# Unit Circles and Trigonometric Equations

The angles in a right-angled triangle are always acute, and basic trigonometry covers these acute triangles. However, angles than 90° are used in many situations, such as bearings. Negative angles are also used in areas such as engineering and science.

Drawing the graphs of trigonometric ratios can help us to see the change in signs as angles increase. We divide the domain 0° to 360° into 4 quadrants:

If we divide the circle into 4 quadrants, we notice that the x and y values have different signs in different quadrants. This is crucial to notice when looking at angles of any magnitude and explains the different signs you get when finding sin, cos and tan for angles greater than 90°.

Let (x, y) be a point on the unit circle.

Then $x=\cos{\theta}$  and $y=\sin{\theta}$.

Looking at the first quadrant, notice that x and y are both positive and that angle θ is turning anticlockwise from the x-axis. Point P(x, y) forms a triangle with sides 1, x and y, so we can find the trigonometric ratios for angle θ.

$\sin { \theta } =\cfrac { y }{ 1 } \\ \\ \cos { \theta } =\cfrac { x }{ 1 } \\ \\ \tan { \theta } =\cfrac { y }{ x }$

In the second quadrant, the angle around the circle is 180°-θ. We notice that all x values are negative and y values are positive. Hence, the point Q has the coordinates (-xy).

$\sin { (180^{ \circ }-\theta ) } =\sin { \theta } \\ \cos { (180^{ \circ }-\theta ) } =-\cos { \theta } \\ \tan { (180^{ \circ }-\theta ) } =-\tan { \theta }$

In the third quadrant, the angle around the circle is 180°+θ. We notice that the x and y values are both negative. Hence, the point R has the coordinates (-x, -y).

$\sin { (180^{ \circ }+\theta ) } =-\sin { \theta } \\ \cos { (180^{ \circ }+\theta ) } =-\cos { \theta } \\ \tan { (180^{ \circ }+\theta ) } =\tan { \theta }$

In the fourth quadrant, the angle around the circle is 360°-θ. We notice that the x value is positive, however the y value is negative. Therefore, the point S has the coordinates (x, -y).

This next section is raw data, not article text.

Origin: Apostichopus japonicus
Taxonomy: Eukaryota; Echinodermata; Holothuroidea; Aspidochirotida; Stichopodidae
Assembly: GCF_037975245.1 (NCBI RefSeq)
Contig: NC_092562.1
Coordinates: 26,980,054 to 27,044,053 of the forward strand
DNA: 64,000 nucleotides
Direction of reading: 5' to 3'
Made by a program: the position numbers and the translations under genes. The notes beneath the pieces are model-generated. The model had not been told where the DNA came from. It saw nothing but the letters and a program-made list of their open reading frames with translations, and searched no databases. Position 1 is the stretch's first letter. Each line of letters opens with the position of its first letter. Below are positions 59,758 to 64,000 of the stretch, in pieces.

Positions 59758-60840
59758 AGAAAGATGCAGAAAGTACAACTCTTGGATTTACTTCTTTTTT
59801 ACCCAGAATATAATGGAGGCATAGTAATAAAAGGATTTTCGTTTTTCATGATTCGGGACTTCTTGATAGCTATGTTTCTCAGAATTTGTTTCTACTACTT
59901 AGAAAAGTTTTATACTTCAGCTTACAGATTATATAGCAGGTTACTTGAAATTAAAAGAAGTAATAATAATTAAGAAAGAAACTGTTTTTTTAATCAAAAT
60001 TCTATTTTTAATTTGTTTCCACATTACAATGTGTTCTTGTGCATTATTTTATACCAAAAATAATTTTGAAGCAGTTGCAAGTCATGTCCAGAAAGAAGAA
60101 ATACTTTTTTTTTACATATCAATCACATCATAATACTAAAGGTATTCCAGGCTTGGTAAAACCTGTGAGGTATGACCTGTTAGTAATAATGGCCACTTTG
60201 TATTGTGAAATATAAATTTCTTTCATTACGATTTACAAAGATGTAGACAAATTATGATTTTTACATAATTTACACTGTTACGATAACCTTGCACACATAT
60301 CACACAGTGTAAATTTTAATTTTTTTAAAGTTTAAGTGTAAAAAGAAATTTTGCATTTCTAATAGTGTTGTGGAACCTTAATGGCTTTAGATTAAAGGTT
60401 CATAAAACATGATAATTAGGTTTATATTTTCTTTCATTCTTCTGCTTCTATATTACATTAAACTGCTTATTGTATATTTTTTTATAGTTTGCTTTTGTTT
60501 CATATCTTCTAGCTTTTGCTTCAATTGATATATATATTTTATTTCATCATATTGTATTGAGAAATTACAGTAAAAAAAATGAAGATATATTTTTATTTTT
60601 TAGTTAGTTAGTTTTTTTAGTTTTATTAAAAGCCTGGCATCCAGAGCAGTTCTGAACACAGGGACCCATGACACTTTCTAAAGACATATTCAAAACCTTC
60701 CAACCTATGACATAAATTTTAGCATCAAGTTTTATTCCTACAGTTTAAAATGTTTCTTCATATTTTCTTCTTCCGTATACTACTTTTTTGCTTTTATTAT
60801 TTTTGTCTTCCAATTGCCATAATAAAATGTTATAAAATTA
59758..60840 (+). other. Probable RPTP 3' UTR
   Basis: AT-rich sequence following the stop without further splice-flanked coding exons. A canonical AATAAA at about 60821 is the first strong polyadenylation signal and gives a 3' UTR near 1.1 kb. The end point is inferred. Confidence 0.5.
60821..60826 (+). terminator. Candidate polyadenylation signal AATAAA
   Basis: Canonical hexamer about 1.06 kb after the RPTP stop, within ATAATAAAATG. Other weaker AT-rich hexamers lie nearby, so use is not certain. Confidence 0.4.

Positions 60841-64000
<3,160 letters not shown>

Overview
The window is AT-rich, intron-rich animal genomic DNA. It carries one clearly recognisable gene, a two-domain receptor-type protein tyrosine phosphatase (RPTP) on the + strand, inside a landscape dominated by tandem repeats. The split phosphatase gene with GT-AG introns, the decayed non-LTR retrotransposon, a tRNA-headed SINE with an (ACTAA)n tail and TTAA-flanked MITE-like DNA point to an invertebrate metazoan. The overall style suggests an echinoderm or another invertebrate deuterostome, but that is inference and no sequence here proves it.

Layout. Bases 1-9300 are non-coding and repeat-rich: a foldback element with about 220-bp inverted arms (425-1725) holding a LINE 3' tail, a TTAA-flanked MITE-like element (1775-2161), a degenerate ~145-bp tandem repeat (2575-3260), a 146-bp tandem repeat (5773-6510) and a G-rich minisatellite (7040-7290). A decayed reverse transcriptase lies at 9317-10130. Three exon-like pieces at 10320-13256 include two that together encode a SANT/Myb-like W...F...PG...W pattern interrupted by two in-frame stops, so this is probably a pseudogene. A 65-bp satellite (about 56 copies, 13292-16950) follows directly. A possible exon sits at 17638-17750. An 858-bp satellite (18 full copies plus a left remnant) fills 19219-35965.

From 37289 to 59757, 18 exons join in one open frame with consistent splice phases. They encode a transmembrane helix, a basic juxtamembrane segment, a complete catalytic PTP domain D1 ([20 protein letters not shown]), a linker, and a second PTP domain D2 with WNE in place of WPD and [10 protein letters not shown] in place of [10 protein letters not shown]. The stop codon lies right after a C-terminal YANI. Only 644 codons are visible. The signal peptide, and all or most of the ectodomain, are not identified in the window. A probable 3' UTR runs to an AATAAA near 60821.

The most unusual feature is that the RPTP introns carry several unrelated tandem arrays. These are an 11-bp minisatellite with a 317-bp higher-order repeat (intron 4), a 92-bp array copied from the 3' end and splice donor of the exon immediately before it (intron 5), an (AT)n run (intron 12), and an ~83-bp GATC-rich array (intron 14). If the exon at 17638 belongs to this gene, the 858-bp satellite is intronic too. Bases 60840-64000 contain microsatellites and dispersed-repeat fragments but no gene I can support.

$\sin { (360^{ \circ }-\theta ) } =-\sin { \theta } \\ \cos { (360^{ \circ }-\theta ) } =\cos { \theta } \\ \tan { (360^{ \circ }-\theta ) } =-\tan { \theta }$

To remember the four quadrants implications on  the positive and negative values, easily remember All Stations To Central (ASTC). The first quadrant's values of sin, cos and tan are all positive. While the second quadrant, only the sin values are positive, while the others are negative. In the third quadrant, the tan values are positive, while the others are negative. Lastly, the fourth quadrant is where the cos values are positive while the others are negative.

### Examples:

1. Find all the values of x between $0 < x < 2 \pi$ for $\sin { x } =\cfrac { 1 }{ \sqrt { 2 }}$

The idea is to find what are the values of x that satisfies the sin equation to obtain $\cfrac{ \pi }{ 4 }$.

We know by the simple trigonometric equation:

$x=\sin ^{ -1 }{ \cfrac { 1 }{ \sqrt { 2 } } }\\ \\ x=\cfrac { \pi }{ 4 }$

However, this only applies to angles between 0° to 90° Are there more values of x that gives $\cfrac { 1 }{ \sqrt { 2 }}$ between 90° to 360°?

Using the relation:

$\sin { (180^\circ-\theta )}=\sin { \theta } \\ \sin { (180^\circ-45^\circ) }=\sin { 45^\circ } \\ \sin { 135^\circ}= \sin { 45^\circ }$

Remember the Unit Circle, ASTC, and notice that all sin, cos and tan values are all positive in the first quadrant. Therefore all the angles in the first quadrant is acceptable. In addition, values of sin function in the second quadrant is also positive. The y-value is positive and therefore the value of sin function would also be positive.

Therefore, the possible values of $\sin { x } =\cfrac { 1 }{ \sqrt { 2 } }$ is:

$x=\cfrac { \pi }{ 4 } \ and \ x=\cfrac { 3 \pi }{ 4 }$

2. Find all the values of x between $0 < x < 2 \pi$ for

$\cfrac { 1+\sin { x } }{ \cos { x } } +\cfrac { \cos { x } }{ 1+\sin { x } } =4$

We can simplify the using identities:

Now that the equation is simplified:

$\cos { x } =\cfrac { 1 }{ 2 } \\ \\ x=\cos ^{ -1 }{ \cfrac { 1 }{ 2 } } \\ \\ x=60^\circ$

Again, since we are looking for the values of x between $0 < x < 2 \pi$, we refer back to ASTC, where the values of cosine is positive in the fourth quadrant.

We can also use the relation:

$\cos { (360^{ \circ }-\theta ) } =\cos { \theta } \\ \cos { (360^{ \circ }-60^{ \circ }) } =\cos { 60^{ \circ } } \\ \cos { 300^{ \circ } } =\cos { 60^{ \circ } } \\ \\ \therefore \quad the\quad values\quad of\quad x=60^{ \circ } \ and\quad 300^{ \circ }$

Watch this video to learn how to solve Trigonometric Equations: